were mounted at the entrance to the school house. Lessing, adopted these words of the Roman poet Horace as his own motto.
      Hahnemann later expressed his gratitude to the school by reversing the motto:
      “AUDE SAPERE”
      and he chose it as the motif of his major work Organon der Heilkunst (The Organon of the Art of Healing) and of his life.

  • Thank you for your rousing editorial.
    The negative effects from the dependency on drugs, their side effects and toxicity, as well as the suppressive effects of palliation, often outweigh the benefits
    In my view there are no benefits, the suppression of symptoms may be a short term comfort for the patient but they signal the ignorance of understanding and forthcoming darkness. This is not analogous to the age of enlightenment.
    Surely there is no drug that allows benefits?
    With best wishes from
    Jamie

  • This October issue of the Hpathy Ezine is really special. Such an agglomeration of highly qualified and well-read authors and profound knowledge hardly is found in a single issue of a journal nowadays. Thank you so much for all the efforts taken, Mrs. Schütt and authors.
    Siegfried Letzel

  • Yes, indeed, dare to know! Many names are mentioned by the author and Manish Bhatia as to who did contribute to the evolution of wisdom except for one that, I believe, had discovered the fundamentals of Homoeopathy. Hahnemann found knowledge in the form of notes, books etc. in that library in Hermannstadt. He studied them in his thorough, diligent manner of his; he examined the claims and was awakened to the very faults of the then official medical practices. For it was only after his residency in Transylvania that he virtually turned his back on the then conventional practice of medicine. Rather than returning to Vienna and Dr von Quarin and that distinguished society, he chose a minor university for getting his doctoral title. He then set out to test the veracity of the alleged facts and eventually named, shaped and expanded that knowledge into the complete, scientific system of healing that we know today as Homoeopathy.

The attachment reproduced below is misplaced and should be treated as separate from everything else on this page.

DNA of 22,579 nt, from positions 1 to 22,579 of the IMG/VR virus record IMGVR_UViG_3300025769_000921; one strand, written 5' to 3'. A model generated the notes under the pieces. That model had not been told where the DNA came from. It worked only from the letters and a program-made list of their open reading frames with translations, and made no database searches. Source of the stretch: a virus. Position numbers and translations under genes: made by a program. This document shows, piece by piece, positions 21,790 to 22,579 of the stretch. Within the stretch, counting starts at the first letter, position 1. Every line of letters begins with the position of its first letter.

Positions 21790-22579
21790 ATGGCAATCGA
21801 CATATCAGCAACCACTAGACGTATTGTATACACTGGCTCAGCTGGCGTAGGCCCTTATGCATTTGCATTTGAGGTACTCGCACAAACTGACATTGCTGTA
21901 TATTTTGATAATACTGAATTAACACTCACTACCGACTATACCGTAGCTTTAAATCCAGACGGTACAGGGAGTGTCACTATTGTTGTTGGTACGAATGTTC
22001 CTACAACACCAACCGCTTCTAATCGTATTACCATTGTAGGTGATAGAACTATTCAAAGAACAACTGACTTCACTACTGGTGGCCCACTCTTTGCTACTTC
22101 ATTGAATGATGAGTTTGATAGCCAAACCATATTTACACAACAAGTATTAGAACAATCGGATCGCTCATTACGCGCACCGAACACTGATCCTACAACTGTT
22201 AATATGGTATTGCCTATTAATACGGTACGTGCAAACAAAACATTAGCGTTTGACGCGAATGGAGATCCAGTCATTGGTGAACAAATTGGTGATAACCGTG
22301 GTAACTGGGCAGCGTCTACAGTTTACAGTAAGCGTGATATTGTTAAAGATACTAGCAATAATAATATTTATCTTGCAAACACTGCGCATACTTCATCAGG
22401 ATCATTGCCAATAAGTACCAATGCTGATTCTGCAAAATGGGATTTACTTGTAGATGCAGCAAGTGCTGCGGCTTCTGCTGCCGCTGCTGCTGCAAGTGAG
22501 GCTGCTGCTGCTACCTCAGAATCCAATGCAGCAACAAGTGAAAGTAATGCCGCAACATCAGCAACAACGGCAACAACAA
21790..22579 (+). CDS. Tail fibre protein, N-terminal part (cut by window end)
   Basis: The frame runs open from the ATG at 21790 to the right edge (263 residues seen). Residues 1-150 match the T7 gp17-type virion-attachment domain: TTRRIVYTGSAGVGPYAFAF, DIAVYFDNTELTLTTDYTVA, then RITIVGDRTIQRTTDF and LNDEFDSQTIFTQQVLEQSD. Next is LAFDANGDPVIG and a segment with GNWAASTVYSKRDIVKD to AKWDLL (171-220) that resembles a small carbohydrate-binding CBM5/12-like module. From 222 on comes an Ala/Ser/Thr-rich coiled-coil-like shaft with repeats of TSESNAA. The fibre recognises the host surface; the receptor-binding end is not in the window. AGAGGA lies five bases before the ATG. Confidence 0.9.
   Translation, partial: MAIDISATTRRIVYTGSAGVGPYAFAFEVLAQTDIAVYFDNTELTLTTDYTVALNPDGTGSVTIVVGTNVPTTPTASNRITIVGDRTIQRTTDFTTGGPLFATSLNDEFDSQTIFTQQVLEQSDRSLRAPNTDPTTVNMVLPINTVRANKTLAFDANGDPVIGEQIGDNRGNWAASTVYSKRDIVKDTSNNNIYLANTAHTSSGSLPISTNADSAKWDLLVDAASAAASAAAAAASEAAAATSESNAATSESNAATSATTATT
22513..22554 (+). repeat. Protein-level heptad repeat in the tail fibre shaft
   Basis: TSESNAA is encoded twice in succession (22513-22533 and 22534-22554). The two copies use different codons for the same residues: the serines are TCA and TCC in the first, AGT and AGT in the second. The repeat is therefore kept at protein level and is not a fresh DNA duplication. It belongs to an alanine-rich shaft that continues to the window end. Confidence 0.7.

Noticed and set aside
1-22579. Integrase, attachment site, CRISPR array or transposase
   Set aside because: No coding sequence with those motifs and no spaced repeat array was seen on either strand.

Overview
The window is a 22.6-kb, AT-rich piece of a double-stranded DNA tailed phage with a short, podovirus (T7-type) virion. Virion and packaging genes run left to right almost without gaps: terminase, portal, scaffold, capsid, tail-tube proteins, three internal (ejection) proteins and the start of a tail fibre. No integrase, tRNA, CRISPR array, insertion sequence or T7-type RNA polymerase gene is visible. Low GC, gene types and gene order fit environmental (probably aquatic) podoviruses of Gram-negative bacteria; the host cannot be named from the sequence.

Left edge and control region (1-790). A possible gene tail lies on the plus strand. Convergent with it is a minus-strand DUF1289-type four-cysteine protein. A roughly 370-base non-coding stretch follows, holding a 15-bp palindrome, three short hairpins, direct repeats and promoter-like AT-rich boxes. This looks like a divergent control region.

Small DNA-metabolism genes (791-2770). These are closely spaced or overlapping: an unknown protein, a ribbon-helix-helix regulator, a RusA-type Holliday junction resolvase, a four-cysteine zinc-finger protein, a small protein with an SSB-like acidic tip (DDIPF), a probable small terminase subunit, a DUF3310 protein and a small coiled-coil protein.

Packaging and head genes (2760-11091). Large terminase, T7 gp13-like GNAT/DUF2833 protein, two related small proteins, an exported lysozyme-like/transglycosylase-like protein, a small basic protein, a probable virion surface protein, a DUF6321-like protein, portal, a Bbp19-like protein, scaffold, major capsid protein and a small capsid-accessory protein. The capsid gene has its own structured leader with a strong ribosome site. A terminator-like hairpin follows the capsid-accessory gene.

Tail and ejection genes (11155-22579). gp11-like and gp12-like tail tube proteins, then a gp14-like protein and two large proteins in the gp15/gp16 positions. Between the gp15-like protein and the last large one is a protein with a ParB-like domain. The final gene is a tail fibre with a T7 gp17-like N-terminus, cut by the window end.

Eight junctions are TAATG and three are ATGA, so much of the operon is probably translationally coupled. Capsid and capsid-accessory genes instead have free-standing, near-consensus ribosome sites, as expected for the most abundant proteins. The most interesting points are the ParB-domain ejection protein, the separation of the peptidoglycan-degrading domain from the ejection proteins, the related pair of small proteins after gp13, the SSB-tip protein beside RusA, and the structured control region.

The very principle of similarity, although found also in Hippocrates’ work, was so strongly espoused that it set his contemporary medical fraternity against him who
    There is much in Paracelsus writings that can be translated virtually word for word into some of Hahnemann’s writings.
    No discredit to Hahnemann! He diligently used knowledge from many sources, as he himself admitted, and to his credit made use of it and gave it to the world that wonderful package.
    I just wished he had acknowledged where he found the seeds. His failure of acknowledgement created a few awkward situations in Hahnemann’s own life with the likes of Dr Trinks (and some others I believe), to the detriment of Homoeopathy and Homoeopaths. Why? There may have been a few good reasons but it is a pity anyway and I feel Paracelsus deserves some credit.
    Johanna Arnold-Stevens

  • Dear Katja!

    I appreciate very much your editorial: aude sapere.

    I would like to translate to post it in my site about homeopathy.

    Have I your permission?

    • Dear Edson,
      thanks for your comment. Yes, you do have my permission to use the article provided that you cite the original source of publication.
      Greetings from Germany,
      Katja

      • Hello Katja, I am writing a book in which I connect the discovery of the principle of homeopathy to as far back as the Old Testament. I would like to quote certain extracts from your very informative article on Sapare aude. Will that be possible? I will of course give the reference. Thanks very much. Gerard Bocquee

        • Dear Gerard.
          I’m sorry that I did not see your comment earlier. Yes, of course, you can use the information, no problem.
          Greetings from Germany,
          Katja